Chemical cleaning solutions trigger asthma symptoms


Companies should consider chemical-free products to protect staff health, states Green World Innovations

The use of chemical cleaning products in the workplace has increased dramatically during the past 20 years. Research, such as the recently released study by David Vizcaya at the University of Montreal, is now starting to highlight the impact that the use of chemical cleaners is having on professional cleaning service employees.

The study shows that fumes from cleaning products used at work can trigger asthma symptoms. Vizcaya and his team evaluated the health of 21 Spanish cleaners who had experienced asthma symptoms, during the past year, for a period of two weeks.

The study participants recorded the different types of chemicals used during the period and any symptoms they suffered. On average, they used slightly more than two different types of cleaning products each day, and on three out of every four working days were exposed to at least one strong irritant, such as ammonia, bleach or hydrochloric acid.

During this period, the researchers found that 17 out of the 21 cleaners reported at least one upper respiratory tract symptom, such as sneezing, scratchy throat and runny nose; 18 out of 21 participants also reported other symptoms, such as coughing, wheezing or chest pain, with a strong association between exposure to cleaning products and these symptoms among individuals with a history of asthma.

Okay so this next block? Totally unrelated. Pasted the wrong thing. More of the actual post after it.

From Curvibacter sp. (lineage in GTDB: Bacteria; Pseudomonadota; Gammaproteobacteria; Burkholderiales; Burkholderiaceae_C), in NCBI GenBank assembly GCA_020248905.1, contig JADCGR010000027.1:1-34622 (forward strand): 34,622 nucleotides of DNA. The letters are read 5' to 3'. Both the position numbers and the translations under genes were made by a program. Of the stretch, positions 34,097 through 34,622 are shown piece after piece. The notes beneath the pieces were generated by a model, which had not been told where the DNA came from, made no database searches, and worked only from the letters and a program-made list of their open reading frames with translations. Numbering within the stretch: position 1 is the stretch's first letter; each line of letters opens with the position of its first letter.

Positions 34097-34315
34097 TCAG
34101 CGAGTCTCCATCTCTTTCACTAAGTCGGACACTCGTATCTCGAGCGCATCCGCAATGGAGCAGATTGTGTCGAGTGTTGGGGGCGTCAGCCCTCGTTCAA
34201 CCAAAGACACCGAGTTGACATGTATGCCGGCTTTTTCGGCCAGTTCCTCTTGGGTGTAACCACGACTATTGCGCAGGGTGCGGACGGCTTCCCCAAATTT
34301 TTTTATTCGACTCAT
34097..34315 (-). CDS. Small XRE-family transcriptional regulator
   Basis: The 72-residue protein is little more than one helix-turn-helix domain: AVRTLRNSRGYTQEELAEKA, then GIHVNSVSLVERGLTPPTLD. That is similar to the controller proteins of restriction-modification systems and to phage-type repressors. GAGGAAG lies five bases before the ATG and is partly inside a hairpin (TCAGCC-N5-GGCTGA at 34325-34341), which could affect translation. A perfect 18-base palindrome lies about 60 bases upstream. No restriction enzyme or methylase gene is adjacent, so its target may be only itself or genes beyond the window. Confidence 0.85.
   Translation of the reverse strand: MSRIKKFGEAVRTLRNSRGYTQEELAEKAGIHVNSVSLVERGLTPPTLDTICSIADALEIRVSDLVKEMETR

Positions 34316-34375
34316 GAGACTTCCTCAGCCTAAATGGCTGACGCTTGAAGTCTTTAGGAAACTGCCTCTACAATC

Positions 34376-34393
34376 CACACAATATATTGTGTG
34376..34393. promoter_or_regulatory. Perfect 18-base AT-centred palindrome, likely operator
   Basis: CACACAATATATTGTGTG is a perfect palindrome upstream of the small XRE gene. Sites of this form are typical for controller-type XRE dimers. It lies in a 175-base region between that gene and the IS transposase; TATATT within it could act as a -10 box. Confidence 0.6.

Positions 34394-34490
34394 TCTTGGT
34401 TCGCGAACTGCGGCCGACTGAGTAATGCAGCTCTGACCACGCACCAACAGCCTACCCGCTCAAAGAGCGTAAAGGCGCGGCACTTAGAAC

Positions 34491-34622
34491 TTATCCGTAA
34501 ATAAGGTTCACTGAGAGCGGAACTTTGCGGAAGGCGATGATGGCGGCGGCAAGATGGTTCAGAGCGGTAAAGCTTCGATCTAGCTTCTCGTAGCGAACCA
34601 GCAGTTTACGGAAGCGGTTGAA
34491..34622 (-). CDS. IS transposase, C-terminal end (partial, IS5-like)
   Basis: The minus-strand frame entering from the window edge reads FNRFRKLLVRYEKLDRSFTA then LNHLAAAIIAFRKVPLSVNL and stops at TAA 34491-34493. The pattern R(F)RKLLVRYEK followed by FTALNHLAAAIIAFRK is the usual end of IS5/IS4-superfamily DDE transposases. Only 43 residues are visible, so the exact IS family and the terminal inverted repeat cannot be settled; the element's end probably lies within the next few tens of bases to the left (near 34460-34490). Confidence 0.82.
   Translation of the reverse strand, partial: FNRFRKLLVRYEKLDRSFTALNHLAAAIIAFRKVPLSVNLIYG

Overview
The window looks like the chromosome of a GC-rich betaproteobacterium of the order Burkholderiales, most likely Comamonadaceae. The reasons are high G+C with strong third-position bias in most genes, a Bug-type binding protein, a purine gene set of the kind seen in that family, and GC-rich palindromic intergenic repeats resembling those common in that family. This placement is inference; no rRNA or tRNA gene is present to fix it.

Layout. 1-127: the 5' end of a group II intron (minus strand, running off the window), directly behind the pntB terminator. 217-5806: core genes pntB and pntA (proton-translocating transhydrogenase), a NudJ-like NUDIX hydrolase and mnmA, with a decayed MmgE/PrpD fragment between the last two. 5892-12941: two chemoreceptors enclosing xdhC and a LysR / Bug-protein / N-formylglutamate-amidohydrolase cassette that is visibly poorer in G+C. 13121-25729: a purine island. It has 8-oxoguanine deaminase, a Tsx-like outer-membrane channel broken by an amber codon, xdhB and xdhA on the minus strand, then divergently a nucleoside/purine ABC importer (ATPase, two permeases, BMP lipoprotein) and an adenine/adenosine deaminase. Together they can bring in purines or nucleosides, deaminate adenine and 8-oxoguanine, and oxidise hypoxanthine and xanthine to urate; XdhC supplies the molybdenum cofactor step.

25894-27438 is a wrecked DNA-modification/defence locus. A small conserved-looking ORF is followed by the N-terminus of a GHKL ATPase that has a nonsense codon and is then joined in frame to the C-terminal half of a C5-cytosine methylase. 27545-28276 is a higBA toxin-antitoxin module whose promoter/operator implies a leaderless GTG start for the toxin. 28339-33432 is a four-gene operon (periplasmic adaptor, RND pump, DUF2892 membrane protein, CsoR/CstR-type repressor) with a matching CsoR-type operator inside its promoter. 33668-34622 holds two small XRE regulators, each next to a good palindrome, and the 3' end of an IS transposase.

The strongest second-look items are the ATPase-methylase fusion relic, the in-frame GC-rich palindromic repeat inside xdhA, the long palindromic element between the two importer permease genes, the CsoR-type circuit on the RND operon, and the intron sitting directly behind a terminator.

Martin Booth, MD at Green World Innovations, commented: ‘The use of harsh chemicals such as bleach, hydrochloric acid and ammonia is higher than ever before, and yet we still have relatively little idea what long-term impact exposure to them is having on the health of professional cleaning staff.

‘However, we would expect that the more studies that are undertaken on chemical cleaning products, the more we will see the implicit connection between them and the impact on employee health. With this already increasing volume of evidence companies are now having to weigh up the effectiveness of the cleaning chemicals against the health of their staff.

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‘Viable, chemical-free alternatives are available, such as aqueous ozone, and organisations now need to look for solutions that can clean as effectively as chemicals without having a negative impact on employee health and the environment. The health issues associated with chemical cleaning products are not going to go away,' he concluded.